This month, we look back on the 40+ year of history at iconic outdoor market Chelsea Flea. Located at 29 West 25th Street between Sixth Avenue and Broadway, the venue features high-quality antiques, vintage goods, architectural salvage, and collectibles. Chelsea Flea is free to enter and open year-round every Saturday and Sunday, rain or shine, from 8 a.m. to 4 p.m.
Initially known as Chelsea Flea Market, the site was part of the Annex Markets founded by entrepreneur Alan Boss in 1976. “The first day brought 11 vendors,” according to gothamist.com, “a number that grew to over 600 as the markets expanded to include a string of corner lots lining Sixth Avenue and shaping an outdoor shopping and design mecca that became known worldwide.” And, notes architecturaldigest.com, “New Yorkers of all backgrounds turned to the weekend retail destination for affordable finds and hidden treasures, of which some bore the potential to be museum-quality.”
By the 1980s, “the parking lots near West 25th Street and Sixth Avenue were filled with vendors selling tchotchkes, collectibles, and fine antiques,” wrote the New York Times on December 30, 2019. The Annex Markets would eventually establish itself as “New York City ‘s largest flea market, that included seven separate lots over the years,” reported the newspaper. “It was the city’s version of famous bazaars like Portobello Road Market in London and the Marché aux Puces in Paris. The lots, which drew the city’s creative community, also helped to shape Chelsea into an arts district.”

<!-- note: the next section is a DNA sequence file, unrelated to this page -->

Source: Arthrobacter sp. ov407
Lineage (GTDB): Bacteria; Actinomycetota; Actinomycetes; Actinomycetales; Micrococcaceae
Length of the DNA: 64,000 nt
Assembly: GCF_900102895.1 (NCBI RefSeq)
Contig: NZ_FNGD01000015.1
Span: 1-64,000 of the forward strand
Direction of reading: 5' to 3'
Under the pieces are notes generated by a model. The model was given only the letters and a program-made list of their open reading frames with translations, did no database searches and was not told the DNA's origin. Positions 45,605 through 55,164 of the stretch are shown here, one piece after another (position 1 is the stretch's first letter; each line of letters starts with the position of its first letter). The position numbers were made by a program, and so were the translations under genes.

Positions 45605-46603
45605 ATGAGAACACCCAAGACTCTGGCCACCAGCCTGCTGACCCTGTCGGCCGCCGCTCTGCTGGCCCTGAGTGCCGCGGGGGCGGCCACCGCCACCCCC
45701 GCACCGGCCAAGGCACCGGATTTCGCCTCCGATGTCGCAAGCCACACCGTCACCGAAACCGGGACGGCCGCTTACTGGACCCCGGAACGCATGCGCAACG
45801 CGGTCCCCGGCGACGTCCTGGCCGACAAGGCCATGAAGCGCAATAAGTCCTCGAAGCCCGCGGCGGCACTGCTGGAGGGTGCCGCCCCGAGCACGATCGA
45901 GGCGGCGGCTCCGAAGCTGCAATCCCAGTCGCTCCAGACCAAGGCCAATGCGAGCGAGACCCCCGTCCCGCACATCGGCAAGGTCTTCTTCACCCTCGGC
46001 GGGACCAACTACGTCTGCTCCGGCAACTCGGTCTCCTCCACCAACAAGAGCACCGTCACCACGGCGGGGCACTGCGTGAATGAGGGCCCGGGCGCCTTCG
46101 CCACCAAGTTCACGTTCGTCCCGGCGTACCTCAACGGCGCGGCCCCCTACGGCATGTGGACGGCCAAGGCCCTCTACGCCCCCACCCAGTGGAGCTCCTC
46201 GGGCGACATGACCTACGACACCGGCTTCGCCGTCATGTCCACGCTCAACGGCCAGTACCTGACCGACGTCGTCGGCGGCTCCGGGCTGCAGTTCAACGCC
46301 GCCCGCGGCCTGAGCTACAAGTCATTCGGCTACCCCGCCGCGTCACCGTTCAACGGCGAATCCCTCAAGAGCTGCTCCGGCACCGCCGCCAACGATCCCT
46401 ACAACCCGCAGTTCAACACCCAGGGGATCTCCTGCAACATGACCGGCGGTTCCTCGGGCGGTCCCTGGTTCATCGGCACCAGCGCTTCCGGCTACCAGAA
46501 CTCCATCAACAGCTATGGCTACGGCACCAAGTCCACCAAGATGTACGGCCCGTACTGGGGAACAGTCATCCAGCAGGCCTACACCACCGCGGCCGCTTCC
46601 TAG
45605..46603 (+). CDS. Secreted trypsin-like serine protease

In The Golden Flea, author Michael Rips writes that these markets became “a meeting place for the various groups filling Chelsea: rare yet inexpensive items could be found to fill their apartments, artists took inspiration from the accidental combination of objects, and those who were leaving the clubs and bars in the early morning had a place to go before returning home. This constellation of secondhand markets was known by New Yorkers, and a host of others who came from beyond the city, as ‘the flea.’”
According to gothamist.com, these flea markets were “vital to the cultural fabric of New York City, world-renowned and loved by locals and tourists alike,” which reportedly included celebrities such as Drew Barrymore, Brad Pitt, and Andy Warhol, who arrived at the markets on Sundays in an old Dodge convertible. “He bought vintage watches,” said markets owner Boss to The New York Times on December 30, 2019. “He bought cookie jars. Nobody cared about cookie jars until he started collecting them.”
By the 1990s, however, increased commercial and residential development in the community led to Annex Markets closings. The Garage Antique Flea Market at 112 West 25th Street, a two-floor property with 100 vendors, shut down in 2014. Some vendors relocated to Chelsea Flea Market, although it, too, would shutter in 2019. But in 2020, Chelsea Flea Market was able to launch a comeback with new owners, Eric Demby and Jonathan Butler, co-founders of Brooklyn Flea, and a new name, Chelsea Flea.
“Our hope is that by returning New York’s biggest and highest-quality vintage and antiques market to its status as a regional and global destination,” Demby told amny.com’s The Villager in 2020, “we will bring back many longtime buyers while attracting a new generation of shoppers who constantly seek out what’s unique and special in style and who care about current fashion’s impact on the environment and climate.”